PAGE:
Hoping to conduct research that spoke to the heart and built relationships, we asked representatives of various community agencies if we could visit them on their own turf. Using questions developed in Phase Two, we learned as much as we could about the agency’s leadership, constituency, funding sources, organizational strengths and weaknesses, short and long-term goals, and interest in working with a church group on a particular project. Whenever possible, we would speak to clients of the agency as well as the staff. The most successful training programs investigated around a half-dozen agencies, reduced from about 15-20 that were initially proposed in a brainstorming session. We found that nearly all the agencies welcomed a visit from a church group looking to get more involved in the community; invariably we would hear comments on both sides to the effect that visits like these were all too rare.

One group from an affluent suburb visited a tenant’s association in a low-income housing project on the edge of town. They discovered there a small but well-organized group of single mothers. As they talked together they hit upon an idea that had all the qualities of a successful project. The mothers pointed out that their children possessed their own home computers and encyclopedias. Why not develop together a community center at the housing project, with computers and resource books and tutoring help donated by the congregation?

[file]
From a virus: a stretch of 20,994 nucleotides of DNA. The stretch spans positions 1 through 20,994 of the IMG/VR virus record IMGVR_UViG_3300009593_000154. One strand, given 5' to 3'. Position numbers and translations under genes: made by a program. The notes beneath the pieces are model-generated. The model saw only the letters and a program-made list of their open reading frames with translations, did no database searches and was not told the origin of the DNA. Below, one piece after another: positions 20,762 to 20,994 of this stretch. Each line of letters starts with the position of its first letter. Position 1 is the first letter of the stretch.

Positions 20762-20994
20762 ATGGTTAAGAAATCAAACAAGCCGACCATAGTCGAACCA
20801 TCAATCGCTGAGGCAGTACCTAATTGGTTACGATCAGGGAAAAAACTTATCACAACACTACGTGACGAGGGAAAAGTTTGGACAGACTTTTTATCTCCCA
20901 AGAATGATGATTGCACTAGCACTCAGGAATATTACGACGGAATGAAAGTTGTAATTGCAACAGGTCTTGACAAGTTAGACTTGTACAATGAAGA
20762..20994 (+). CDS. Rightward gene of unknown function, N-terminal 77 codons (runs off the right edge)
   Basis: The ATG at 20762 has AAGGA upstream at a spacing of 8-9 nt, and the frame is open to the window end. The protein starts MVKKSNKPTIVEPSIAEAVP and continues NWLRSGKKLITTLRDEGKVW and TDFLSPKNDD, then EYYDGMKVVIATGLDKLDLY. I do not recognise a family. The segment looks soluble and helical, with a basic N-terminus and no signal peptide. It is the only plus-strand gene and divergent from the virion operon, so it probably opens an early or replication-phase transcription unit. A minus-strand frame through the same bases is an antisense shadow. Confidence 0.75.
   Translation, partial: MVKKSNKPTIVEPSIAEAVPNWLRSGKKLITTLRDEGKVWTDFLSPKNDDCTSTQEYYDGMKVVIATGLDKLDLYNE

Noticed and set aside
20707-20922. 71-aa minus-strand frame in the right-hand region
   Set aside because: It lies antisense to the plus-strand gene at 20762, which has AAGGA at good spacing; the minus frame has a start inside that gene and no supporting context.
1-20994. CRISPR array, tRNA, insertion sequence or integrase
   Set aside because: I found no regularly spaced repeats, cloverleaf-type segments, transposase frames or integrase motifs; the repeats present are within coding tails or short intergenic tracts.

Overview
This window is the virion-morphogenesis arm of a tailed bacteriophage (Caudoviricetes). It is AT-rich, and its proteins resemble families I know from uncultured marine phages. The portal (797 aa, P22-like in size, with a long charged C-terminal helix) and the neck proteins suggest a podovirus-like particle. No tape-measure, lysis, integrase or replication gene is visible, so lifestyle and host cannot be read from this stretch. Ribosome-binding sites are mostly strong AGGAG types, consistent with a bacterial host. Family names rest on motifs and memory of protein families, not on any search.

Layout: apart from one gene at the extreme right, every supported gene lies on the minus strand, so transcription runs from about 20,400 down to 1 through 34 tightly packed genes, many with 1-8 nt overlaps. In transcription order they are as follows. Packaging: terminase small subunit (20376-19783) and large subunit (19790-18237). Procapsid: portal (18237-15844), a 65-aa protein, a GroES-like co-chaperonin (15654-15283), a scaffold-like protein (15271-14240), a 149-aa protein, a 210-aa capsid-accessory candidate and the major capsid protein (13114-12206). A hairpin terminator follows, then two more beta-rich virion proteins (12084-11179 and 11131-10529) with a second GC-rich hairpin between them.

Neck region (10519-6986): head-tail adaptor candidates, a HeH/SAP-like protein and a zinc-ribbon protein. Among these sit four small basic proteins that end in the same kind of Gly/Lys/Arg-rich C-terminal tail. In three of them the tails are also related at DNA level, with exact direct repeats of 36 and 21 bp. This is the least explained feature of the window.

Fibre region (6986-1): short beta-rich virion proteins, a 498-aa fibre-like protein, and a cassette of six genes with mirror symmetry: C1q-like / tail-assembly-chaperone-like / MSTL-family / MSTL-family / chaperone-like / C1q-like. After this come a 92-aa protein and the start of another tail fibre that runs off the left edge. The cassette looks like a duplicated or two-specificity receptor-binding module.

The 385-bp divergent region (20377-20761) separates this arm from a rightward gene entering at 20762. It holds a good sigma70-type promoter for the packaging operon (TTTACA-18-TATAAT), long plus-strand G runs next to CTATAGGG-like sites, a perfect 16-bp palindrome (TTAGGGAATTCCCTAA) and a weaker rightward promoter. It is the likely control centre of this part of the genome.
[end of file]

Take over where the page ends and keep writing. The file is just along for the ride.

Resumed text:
After finishing our round of site visits, we would put aside the specific project ideas that had cropped up so far and review what we knew about ourselves: What were the criteria for a successful project that we had developed? What kinds of issues were identified in the congregational surveys? What elements of self-interest were operating in the parish, in the group members, and in the community agencies? Then we would assess our prospective community partners: Which seemed to be working on the most compelling issues? Which had the best leadership? Which agencies were most open to a creative and mutual partnership? Which agencies suggested projects that involved a meaningful role for the parish?

What resources did we have to offer? What resources did the agencies offer? Most importantly, which agencies or potential projects sparked our enthusiasm? Rather than feeling compelled to develop a project that met the greatest need, we would concentrate on potential projects that generated the most excitement, seemed most likely to succeed, and met other criteria developed in Phase Two. Members of the training program were invited to make "pitches" for the prospective projects they considered most exciting.